How Can Skill-Based Pay Boost Manufacturing’s Prospects?
Employee compensation is traditionally based on tenure. New hires start at the bottom of the pay scale and earn more as they gain experience — sometimes earning above average if they’ve earned special certifications or accreditations. In theory, the employee with the most seniority would be the most knowledgeable and earn the best pay. But in today’s multifaceted, multigenerational workforce, a tenure-based compensation structure is antiquated.
Skill-based pay offers a different mode of earning for employees — one rooted in their abilities and understanding of the job rather than how long they’ve done it. In a manufacturing future destined for paradigm shifts, job-based pay could easily give way to skill-based pay.
What is skill-based pay?
In skill-based compensation systems, employers base an employee’s salary on their skills, training, certifications, and/or any other useful knowledge. With skill-based pay, a brand-new employee with several certifications could make more than a long-time employee who may not have the same breadth of skill or depth of knowledge.
While this challenges the traditional pay scale model, skill-based pay incentivizes employees to continue learning new skills. An employee who chooses skill-based pay can earn more — as long as they’re willing to put in the extra work for additional training and continuing education.
The incentive to continue learning
The promise of skill-based pay encourages employees to seek out additional training, education, and certification opportunities. More skilled employees translate to more efficient production and opens possibilities for future company improvement. Skill-based pay also motivates employees to expand their employment horizons — giving them opportunities for higher compensation and a higher-level position.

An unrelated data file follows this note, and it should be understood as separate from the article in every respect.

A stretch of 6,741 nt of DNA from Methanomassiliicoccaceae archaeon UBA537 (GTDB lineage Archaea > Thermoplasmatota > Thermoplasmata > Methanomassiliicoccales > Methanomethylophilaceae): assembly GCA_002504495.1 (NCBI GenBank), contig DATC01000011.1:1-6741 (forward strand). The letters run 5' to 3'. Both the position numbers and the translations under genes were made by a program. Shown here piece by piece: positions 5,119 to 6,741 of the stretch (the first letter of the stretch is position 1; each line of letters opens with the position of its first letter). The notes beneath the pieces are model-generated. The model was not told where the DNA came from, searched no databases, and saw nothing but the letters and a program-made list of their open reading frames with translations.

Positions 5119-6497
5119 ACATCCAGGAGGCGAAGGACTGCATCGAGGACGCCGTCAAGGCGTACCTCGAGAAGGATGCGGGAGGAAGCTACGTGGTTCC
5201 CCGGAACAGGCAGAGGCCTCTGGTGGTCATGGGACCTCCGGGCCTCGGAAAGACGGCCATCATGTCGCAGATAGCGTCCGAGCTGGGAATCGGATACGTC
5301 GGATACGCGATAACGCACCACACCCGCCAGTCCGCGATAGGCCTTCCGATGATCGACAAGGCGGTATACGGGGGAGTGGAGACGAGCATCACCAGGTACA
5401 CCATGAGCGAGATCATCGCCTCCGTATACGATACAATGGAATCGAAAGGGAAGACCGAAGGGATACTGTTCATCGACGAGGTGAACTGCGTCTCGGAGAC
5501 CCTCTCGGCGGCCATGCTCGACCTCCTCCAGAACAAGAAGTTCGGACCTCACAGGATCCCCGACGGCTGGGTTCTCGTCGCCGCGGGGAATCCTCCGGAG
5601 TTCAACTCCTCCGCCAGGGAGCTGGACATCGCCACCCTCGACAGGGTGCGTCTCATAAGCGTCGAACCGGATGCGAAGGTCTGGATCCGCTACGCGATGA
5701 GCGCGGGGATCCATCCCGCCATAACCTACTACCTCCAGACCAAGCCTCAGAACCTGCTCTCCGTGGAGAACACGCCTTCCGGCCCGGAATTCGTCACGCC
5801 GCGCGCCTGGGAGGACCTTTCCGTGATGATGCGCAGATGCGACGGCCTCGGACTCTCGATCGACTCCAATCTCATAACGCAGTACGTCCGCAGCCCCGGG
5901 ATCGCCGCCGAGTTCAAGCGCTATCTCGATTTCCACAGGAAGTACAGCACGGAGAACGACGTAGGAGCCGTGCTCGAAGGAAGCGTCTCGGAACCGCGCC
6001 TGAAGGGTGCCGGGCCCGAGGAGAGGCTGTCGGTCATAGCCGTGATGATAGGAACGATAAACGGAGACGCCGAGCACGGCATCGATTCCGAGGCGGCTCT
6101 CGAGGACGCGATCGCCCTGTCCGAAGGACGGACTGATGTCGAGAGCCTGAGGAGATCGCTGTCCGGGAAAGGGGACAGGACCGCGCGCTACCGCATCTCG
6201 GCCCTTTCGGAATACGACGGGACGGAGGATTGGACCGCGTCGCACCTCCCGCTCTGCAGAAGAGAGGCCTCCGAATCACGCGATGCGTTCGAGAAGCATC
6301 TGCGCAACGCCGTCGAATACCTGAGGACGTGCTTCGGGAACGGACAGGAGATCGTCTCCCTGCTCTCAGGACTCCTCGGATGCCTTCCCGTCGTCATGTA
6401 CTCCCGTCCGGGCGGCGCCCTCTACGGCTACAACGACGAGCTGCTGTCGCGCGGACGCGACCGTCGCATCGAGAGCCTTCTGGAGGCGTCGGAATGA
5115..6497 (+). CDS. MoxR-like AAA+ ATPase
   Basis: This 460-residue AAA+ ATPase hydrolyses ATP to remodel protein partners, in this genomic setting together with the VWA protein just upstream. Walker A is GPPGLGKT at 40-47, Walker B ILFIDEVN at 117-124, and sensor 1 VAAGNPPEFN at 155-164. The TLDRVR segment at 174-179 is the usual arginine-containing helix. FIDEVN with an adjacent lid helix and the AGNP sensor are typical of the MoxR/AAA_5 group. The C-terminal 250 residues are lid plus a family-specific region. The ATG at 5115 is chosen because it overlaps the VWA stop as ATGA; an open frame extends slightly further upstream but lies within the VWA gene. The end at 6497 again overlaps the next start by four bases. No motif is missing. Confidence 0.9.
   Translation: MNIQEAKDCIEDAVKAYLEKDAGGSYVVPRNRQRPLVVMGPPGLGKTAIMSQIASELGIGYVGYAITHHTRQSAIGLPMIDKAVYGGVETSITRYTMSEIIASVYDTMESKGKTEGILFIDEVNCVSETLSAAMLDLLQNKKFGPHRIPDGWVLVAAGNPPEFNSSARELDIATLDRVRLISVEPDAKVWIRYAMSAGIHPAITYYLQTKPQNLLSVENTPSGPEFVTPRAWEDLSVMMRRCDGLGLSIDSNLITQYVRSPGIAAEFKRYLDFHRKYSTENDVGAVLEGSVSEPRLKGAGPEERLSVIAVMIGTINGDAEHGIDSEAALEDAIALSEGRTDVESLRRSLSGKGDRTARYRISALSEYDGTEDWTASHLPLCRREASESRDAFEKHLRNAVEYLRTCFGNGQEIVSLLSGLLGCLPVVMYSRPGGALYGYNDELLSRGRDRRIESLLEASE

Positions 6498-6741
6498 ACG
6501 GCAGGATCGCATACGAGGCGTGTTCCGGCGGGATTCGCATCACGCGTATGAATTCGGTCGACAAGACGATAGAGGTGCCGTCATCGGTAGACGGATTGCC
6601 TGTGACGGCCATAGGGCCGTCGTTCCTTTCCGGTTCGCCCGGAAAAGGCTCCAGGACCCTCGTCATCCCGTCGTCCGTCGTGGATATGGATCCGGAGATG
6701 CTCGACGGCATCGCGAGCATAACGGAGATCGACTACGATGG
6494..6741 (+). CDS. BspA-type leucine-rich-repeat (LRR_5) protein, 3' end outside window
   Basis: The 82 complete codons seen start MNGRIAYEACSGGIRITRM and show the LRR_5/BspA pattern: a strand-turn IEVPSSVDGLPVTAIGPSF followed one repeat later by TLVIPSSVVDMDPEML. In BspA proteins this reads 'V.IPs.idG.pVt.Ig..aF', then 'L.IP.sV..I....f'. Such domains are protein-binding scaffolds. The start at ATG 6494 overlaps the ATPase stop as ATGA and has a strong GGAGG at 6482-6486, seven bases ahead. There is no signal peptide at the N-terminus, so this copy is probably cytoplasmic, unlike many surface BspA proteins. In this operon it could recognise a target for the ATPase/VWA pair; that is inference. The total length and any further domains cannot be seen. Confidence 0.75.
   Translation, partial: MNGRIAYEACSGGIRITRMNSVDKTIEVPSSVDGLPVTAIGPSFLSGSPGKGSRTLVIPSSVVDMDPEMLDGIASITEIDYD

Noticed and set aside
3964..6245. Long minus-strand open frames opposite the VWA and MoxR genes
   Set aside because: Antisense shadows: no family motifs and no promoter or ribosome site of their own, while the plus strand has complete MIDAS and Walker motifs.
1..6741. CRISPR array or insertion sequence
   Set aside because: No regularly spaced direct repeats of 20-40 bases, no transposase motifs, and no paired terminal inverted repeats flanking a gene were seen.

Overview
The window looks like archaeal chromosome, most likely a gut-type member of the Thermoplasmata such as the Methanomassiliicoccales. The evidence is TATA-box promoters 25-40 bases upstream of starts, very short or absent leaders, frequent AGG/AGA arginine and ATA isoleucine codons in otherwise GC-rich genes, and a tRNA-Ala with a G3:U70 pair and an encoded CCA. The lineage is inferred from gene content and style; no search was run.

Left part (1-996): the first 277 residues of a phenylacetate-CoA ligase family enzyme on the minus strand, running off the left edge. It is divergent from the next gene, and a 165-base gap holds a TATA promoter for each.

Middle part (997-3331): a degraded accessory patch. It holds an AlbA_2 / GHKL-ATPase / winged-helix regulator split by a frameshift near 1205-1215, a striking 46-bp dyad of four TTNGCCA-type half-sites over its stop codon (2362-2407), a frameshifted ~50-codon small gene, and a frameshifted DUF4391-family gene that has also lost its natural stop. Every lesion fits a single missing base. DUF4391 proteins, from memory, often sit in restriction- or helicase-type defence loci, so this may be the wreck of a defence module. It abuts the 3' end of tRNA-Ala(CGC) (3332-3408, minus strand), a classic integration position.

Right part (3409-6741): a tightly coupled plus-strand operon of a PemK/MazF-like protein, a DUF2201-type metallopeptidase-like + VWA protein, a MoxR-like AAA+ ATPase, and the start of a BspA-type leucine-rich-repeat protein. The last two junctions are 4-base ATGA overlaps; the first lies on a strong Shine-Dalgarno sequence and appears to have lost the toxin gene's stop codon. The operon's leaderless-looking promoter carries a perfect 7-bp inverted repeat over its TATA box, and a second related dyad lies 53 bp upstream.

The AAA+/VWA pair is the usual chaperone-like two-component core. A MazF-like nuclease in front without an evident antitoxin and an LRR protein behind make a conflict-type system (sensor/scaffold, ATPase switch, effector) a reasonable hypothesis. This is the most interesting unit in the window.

Skill-based pay ties an employee’s upward mobility to their own skills and motivation for improvement instead of relying on their ability to navigate corporate politics. Employees who wish to pursue the promise of higher pay and better job prospects gain the necessary incentive to keep improving their skills.
How skill-based pay benefits employers
Benefits for employees and employers align under a skill-based compensation system. Since offering skill-based pay incentivizes existing employees to improve their skills, employers can create a culture that promotes job retention and internal upward mobility. This negates the need for long and costly new hire searches and may even attract talent from competitors still operating on traditional pay scales.
Skill-based pay promotes a more flexible workforce with more skill diversity — which translates to expertise in all aspects of production. Experts in a variety of areas means fewer gaps in production processes. Manufacturing companies with a deep bench of highly skilled employees won’t have to worry about delays caused by the departure of a single employee. A culture steeped in incentivized education means there’s always someone capable of stepping up.
Finding the skills to pay the bills
The manufacturing industry hinges on evolving skills and increasing experience. And it’s no secret that manufactures struggle to find employees with the right skills. The skills gap is already prevalent and growing worse. Skill-based pay will encourage more people to seek out the education and training for careers in manufacturing. It’s by no means a cure-all for the manufacturing skills gap, but it is a step in the right direction.